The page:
Reporting burglary, car theft or mugging, would be a no-brainer. But online fraud or ransomware extortion? If it happens on a computer, there’s a tendency for people to see it as either the victim’s problem or for the bank or service provider to sort out.
Faced with soaring online crime, police forces and government have realized that to have any chance of containing online crime means treating in in the same way as any other type of law breaking. Intelligence is needed to warn the public of attacks and evidence gathered for possible future prosecutions.
HOW TO REPORT THE ATTACK:
Last year the FBI put out its first ever note encouraging ransomware victims to report attacks in some detail through the Agency’s Crime Complaint Center (IC3). The FBI is requesting victims reach out to their local FBI office and/or file a complaint with the Internet Crime Complaint Center with a number of infection details, including:
- Date of infection
- Ransomware variant (identified on the ransom page or by the encrypted file extension)
- Victim company information (industry type, business size, etc.)
- How the infection occurred (link in e-mail, browsing the Internet, etc.)
- Requested ransom amount
- Actor’s Bitcoin wallet address (may be listed on the ransom page)
- Ransom amount paid (if any)
- Overall losses associated with a ransomware infection (including the ransom amount)
- Victim impact statement
WHAT TO DO IF YOUR COMPUTER IS INFECTED:
In the alert, the FBI reiterated that the agency does not support paying a ransom to hackers. “Paying a ransom does not guarantee the victim will regain access to their data; in fact, some individuals or organizations are never provided with decryption keys after paying a ransom. Paying a ransom emboldens the adversary to target other victims for profit, and could provide incentive for other criminals to engage in similar illicit activities for financial gain. While the FBI does not support paying a ransom, it recognizes executives, when faced with inoperability issues, will evaluate all options to protect their shareholders, employees, and customers,” the FBI officials stated.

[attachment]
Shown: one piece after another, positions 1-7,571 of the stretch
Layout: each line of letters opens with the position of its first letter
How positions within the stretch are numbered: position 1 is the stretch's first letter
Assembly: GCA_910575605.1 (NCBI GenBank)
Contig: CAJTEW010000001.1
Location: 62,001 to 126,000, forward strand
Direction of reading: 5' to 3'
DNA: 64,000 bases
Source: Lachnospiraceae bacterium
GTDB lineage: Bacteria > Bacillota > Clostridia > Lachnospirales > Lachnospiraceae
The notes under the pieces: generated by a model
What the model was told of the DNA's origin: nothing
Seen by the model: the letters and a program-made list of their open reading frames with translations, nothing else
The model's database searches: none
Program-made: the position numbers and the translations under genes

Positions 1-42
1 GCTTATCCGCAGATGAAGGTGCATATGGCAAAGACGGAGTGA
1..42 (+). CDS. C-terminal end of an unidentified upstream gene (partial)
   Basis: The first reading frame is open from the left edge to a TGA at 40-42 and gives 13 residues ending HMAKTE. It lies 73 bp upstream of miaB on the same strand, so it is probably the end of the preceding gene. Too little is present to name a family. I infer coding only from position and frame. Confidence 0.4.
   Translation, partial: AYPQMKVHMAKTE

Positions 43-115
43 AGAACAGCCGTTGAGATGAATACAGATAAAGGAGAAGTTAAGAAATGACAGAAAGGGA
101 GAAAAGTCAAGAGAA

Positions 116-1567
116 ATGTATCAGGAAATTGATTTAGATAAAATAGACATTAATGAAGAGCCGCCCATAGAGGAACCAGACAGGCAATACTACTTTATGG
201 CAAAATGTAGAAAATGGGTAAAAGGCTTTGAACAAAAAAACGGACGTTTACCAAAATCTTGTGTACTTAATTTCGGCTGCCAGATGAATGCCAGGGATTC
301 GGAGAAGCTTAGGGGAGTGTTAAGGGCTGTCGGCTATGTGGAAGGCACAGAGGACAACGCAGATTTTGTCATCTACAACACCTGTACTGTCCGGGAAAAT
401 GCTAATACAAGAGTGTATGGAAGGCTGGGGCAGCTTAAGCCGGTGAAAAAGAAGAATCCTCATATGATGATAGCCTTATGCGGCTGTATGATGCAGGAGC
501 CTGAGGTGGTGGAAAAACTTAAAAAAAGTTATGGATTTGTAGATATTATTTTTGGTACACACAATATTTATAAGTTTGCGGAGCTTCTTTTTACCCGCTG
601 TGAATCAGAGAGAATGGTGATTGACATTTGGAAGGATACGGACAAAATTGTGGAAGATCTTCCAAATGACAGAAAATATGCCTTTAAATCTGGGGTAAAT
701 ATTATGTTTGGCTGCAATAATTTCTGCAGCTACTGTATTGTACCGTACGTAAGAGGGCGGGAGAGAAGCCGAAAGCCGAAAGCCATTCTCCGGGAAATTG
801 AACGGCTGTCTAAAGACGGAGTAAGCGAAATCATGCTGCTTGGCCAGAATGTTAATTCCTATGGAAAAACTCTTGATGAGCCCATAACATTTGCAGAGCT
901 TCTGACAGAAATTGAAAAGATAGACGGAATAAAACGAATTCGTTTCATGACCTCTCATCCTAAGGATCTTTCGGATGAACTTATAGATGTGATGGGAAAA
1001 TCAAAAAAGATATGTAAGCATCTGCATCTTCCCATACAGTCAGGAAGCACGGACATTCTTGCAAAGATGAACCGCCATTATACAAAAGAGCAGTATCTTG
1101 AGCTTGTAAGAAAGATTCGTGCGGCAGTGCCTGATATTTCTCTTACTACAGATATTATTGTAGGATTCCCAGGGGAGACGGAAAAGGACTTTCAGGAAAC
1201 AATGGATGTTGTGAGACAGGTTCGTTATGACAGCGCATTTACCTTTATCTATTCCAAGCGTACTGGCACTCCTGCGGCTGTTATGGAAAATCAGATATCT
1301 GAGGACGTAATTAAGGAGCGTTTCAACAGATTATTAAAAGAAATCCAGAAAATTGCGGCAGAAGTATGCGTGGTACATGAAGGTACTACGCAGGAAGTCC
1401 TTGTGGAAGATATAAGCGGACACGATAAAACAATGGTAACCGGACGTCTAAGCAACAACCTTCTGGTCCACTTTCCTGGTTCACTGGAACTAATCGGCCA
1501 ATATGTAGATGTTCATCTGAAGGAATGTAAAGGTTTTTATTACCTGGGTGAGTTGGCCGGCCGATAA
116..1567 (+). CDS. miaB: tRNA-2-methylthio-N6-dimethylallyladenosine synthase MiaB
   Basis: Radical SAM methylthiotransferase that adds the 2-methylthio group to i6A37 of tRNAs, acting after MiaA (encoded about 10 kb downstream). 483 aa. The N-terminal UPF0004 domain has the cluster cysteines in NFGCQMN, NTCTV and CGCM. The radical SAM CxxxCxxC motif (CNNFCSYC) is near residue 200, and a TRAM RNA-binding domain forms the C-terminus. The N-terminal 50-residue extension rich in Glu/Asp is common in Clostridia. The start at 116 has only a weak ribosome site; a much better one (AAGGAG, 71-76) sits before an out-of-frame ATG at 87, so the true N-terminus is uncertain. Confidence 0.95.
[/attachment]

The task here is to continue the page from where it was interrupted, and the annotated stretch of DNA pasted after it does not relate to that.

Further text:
The FBI also offered recommended prevention and continuity measures to lessen the risk of a successful ransomware attack. Organizations should regularly back up data and verify the integrity of those backups as well as secure backups. And, the agency recommends organizations implement software restrictions or other controls to prevent the execution of programs in common ransomware locations, such as temporary folders supporting popular Internet browsers, or compression/decompression programs, including those located in the AppData/LocalAppData folder.
WHY YOU MIGHT NOT BE REPORTING, BUT WHY YOU SHOULD
Victims may not report to law enforcement for a number of reasons, including concerns over not knowing where and to whom to report; not feeling their loss warrants law enforcement attention; concerns over privacy, business reputation, or regulatory data breach reporting requirements; or embarrassment. Further, those who resolve the issue internally either by paying the ransom or by restoring their files from back-ups may not feel a need to contact law enforcement.
But victim reporting provides law enforcement with a greater understanding of the threat, provides justification for ransomware investigations, and contributes relevant information to ongoing ransomware cases. Knowing more about victims and their experiences with ransomware will help the FBI to determine who is behind the attacks and how they are identifying or targeting victims.
In summary, should you report the attack to the FBI, even though they can’t necessarily help solve the problem? Definitely. Reporting incidents of ransomware will help bring out such nefarious activities out in the public domain where security researchers can study their incidence further. Further, it can also help authorities crack down on the hackers.